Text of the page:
(KRON) — Infants six months and younger are being hospitalized with COVID-19 at higher rates than previously during the pandemic, according to a new CDC report. KRON4 spoke with a Stanford health pediatric pulmonary specialist about what parents need to know.

There is a new CDC report on COVID-19-associated hospitalization rates of infants six months and younger. The report focuses on COVID-19 and the subsequent variants, delta and omicron, during the pandemic among infants too young to be immunized against the virus.

Dr. David Cornfield, a pediatric pulmonologist at Stanford Children’s Health, told KRON4, “The observation that’s getting a lot of attention is that in the most recent viral variant there was an increased incidence of hospitalization.”

Dr. Cornfield spoke to KRON4 about the medical significance of the report’s findings. He says, “The relative severity of the disease has not increased. So, while there were more kids hospitalized, those kids needing higher levels of support – ICU care, mechanical ventilation, that percentage of children was not increased over the prior two variants that were analyzed.”

Dr. Cornfield says one probable explanation for these results is mothers being vaccinated. “There is probably some component of passive immunity that moms who have been immunized give to their children.”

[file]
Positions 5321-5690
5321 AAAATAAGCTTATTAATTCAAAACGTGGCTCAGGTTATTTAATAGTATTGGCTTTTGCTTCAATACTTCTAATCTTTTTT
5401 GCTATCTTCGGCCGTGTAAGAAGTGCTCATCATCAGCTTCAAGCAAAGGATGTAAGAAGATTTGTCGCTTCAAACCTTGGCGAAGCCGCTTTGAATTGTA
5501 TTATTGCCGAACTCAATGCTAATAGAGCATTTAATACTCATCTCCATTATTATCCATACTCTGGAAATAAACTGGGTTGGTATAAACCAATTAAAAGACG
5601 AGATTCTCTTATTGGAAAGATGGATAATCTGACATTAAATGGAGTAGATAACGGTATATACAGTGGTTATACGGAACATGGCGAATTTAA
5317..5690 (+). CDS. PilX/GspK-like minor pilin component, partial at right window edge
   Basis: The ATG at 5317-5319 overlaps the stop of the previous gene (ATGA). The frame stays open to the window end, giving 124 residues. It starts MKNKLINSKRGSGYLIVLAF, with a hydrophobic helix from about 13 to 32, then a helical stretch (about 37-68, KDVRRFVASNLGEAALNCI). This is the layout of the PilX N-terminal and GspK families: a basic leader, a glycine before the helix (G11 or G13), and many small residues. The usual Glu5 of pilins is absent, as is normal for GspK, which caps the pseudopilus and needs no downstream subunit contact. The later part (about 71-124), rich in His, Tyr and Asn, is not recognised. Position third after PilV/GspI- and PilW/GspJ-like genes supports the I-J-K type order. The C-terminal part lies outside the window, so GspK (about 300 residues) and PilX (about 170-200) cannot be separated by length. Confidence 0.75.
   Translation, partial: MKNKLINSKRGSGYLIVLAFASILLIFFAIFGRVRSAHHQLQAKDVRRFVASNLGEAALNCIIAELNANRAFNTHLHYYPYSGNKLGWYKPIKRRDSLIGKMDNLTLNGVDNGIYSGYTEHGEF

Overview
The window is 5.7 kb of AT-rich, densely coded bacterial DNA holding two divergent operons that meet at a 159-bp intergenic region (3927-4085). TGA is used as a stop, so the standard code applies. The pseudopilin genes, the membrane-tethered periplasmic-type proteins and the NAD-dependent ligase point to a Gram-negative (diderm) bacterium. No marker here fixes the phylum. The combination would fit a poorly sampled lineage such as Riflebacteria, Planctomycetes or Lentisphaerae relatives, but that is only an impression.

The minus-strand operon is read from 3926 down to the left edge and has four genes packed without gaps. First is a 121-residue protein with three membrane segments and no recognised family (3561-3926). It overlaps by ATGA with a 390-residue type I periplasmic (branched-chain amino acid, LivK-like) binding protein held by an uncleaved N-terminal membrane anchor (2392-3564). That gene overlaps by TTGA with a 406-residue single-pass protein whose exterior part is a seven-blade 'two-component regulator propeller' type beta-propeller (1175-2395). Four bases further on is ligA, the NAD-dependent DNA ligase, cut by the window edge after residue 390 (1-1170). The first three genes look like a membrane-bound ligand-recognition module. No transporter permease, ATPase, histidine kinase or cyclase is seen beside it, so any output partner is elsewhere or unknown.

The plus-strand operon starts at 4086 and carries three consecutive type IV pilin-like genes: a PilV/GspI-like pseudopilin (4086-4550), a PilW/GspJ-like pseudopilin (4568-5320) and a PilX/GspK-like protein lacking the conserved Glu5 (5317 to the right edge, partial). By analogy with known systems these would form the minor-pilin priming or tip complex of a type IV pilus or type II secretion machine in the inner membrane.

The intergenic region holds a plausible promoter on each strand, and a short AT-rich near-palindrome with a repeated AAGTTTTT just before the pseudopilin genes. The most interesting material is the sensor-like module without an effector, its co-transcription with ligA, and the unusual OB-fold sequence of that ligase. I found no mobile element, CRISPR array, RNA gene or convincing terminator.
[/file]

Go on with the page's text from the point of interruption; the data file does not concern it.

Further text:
He says the increase in children six months and younger being hospitalized for COVID likely boils down to the relaxing of pandemic-related social norms in the community. He told KRON4, “People are not so socially isolated any longer and we’re interacting more, and most people have, across our country, have really discarded the idea of using masks.”

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Is it safe for the pregnant mom or the parent of an infant child to attend the upcoming holiday gatherings? Dr. Cornfield says, “I do think that it’s okay to feel safe to celebrate with your family, recognizing that the overwhelming majority of kids who are less than six months old do not get COVID.”